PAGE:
After reading through John Dyer’s From the Garden to the City with the rest of the ChurchMag community, I have begun to realize that I might have a problem with technology. Now, when I start to “slide to unlock,” I think twice about why and whether I should. Am I alone in this? Probably not.
Aside from helping me to identify some of my issues with technology, John’s book—which you should read—has opened my eyes to see how many of us in ministry have begun to serve two gods—Jesus and technology. Technism, as John called it in his book, is reliance upon technology in place of God. If we are honest with ourselves, this is very possible in our technology-saturated world.
Let’s look at two major areas where we can easily identify and should certainly address the false god of technology in the local Church.
Obviously, as Christians, we are to avoid sin. But what is sin? For brevity’s sake, let’s define sin as “anything that pollutes the soul, harms the body, offends the brethren, and/or prevents us from pursuing God and His Kingdom.” If that definition is acceptable to you, let me ask you this: how do we handle an addiction to technology?
Addictions hit every category of our definition. They often fill our hearts and minds with thoughts and feelings that do not honor God, take our lives/bodies out of balance, cause us to withdraw from or hurt others, and distract us from worshipping God. Addictions are sin, and yet we all know of some individuals in our Churches who are addicted to Facebook games or tweeting or texting, etc. How do we handle this? In my church—and in many others, I’m sure—the problem is largely ignored. But how long can that go on in an era when marriages are disposable and children are being raised by YouTube and Facebook? As it is, far too many of us are consumed with our “virtual” lives to the destruction of our “real” lives.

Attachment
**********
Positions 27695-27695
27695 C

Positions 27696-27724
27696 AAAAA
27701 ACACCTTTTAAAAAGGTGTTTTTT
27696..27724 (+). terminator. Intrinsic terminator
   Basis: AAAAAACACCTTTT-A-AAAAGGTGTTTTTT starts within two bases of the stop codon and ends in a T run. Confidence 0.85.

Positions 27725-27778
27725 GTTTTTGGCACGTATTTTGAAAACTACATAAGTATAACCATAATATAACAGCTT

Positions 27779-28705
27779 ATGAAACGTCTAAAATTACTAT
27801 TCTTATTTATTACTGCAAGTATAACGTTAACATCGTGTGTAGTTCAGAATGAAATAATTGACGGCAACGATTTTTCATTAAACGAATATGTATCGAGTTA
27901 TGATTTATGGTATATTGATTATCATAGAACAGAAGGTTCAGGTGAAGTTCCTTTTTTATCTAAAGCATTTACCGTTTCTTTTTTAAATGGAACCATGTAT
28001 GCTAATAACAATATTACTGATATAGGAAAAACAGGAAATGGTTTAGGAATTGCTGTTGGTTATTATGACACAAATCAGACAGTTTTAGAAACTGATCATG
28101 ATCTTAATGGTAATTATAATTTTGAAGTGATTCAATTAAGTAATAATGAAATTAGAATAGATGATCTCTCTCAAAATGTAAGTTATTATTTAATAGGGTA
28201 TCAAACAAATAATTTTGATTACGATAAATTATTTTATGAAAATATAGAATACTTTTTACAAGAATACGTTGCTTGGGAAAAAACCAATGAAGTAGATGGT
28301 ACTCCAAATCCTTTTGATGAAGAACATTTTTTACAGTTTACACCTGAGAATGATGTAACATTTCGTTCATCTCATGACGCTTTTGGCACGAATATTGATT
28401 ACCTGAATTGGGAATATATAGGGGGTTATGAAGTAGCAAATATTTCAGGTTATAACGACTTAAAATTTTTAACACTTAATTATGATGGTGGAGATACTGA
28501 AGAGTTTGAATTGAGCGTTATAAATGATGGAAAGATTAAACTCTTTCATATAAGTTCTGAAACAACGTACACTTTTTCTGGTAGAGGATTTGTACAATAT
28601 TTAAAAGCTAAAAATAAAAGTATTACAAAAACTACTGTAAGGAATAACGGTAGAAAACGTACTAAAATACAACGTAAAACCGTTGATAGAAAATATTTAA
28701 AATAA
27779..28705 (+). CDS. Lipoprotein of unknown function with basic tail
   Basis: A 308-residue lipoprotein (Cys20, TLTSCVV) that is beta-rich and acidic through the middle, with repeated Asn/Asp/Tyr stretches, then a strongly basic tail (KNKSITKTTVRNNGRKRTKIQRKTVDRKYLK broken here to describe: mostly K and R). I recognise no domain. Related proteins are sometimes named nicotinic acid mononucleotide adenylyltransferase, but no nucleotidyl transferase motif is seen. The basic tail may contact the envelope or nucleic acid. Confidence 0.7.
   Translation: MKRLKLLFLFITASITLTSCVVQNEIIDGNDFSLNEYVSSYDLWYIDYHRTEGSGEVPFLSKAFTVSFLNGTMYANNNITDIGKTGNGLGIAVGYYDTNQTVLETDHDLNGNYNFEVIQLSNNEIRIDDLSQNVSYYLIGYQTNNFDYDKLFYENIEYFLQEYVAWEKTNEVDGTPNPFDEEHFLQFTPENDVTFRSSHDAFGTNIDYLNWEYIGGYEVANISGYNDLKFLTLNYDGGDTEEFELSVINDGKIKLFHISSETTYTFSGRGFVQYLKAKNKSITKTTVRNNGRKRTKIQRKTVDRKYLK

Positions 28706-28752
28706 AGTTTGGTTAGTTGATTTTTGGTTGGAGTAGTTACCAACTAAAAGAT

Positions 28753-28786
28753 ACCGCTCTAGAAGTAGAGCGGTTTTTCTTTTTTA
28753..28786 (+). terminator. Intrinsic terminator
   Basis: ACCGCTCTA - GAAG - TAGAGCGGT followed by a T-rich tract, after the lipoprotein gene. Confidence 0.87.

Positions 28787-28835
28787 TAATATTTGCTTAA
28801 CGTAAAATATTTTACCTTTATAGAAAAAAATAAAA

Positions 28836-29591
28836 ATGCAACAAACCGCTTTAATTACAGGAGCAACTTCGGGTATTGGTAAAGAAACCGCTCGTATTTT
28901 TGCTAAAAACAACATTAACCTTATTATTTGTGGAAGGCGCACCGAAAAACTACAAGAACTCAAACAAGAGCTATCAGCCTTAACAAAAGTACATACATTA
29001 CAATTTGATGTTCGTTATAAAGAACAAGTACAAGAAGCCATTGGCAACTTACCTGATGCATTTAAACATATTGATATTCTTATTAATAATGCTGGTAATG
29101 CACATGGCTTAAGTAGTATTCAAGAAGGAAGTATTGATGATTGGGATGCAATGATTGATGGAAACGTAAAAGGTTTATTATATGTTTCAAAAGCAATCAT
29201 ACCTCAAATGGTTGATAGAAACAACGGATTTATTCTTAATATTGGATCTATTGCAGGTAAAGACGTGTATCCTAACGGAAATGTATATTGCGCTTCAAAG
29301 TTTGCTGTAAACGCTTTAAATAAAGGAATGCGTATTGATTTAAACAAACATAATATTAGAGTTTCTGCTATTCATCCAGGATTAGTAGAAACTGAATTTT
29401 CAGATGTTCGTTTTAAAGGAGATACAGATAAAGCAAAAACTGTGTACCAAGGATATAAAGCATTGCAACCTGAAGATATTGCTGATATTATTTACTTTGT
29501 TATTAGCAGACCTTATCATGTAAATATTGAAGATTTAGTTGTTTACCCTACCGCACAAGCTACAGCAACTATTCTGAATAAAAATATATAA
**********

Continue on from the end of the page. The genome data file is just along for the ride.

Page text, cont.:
Programs for Power
Technism as we already said is putting our faith in technology in place of God. No one would ever say that they trust their iPhone to save them from their sins, and yet how many pastors and leaders put their faith in programs and processes and three-phase plans that have nothing to do with trusting God?
In my own church, we’re desperately trying to “close the back door,” to stem the tide of newcomers who leave within their first year. While there is nothing wrong with this, most of our attempts at solving this problem involve more programming and more planning. This is where technism can creep up on us, as we put more effort into crafting a solution with our own strength rather than by trusting God for the solution.
Not a Conclusion
Has the Church fallen over the edge and embraced the false faith of technism? No, but just as we are to take stock of our own thought lives and make any rebellious thought obedient to Christ, so should the Church be vigilant about its acceptance of and reliance upon technology. This isn’t much of a conclusion, but then again I’m not concluding my analysis of my church or my own heart. That’s why I truly don’t have any solutions as of yet. But maybe you’re already ahead of me on this? Do you see any other issues that I may have missed or am I over thinking all of this? Do you have an idea of how to stave off and perhaps push back the advance of technism within the Church? Let me know in the comments.
[Image via Quinn Dombrowski]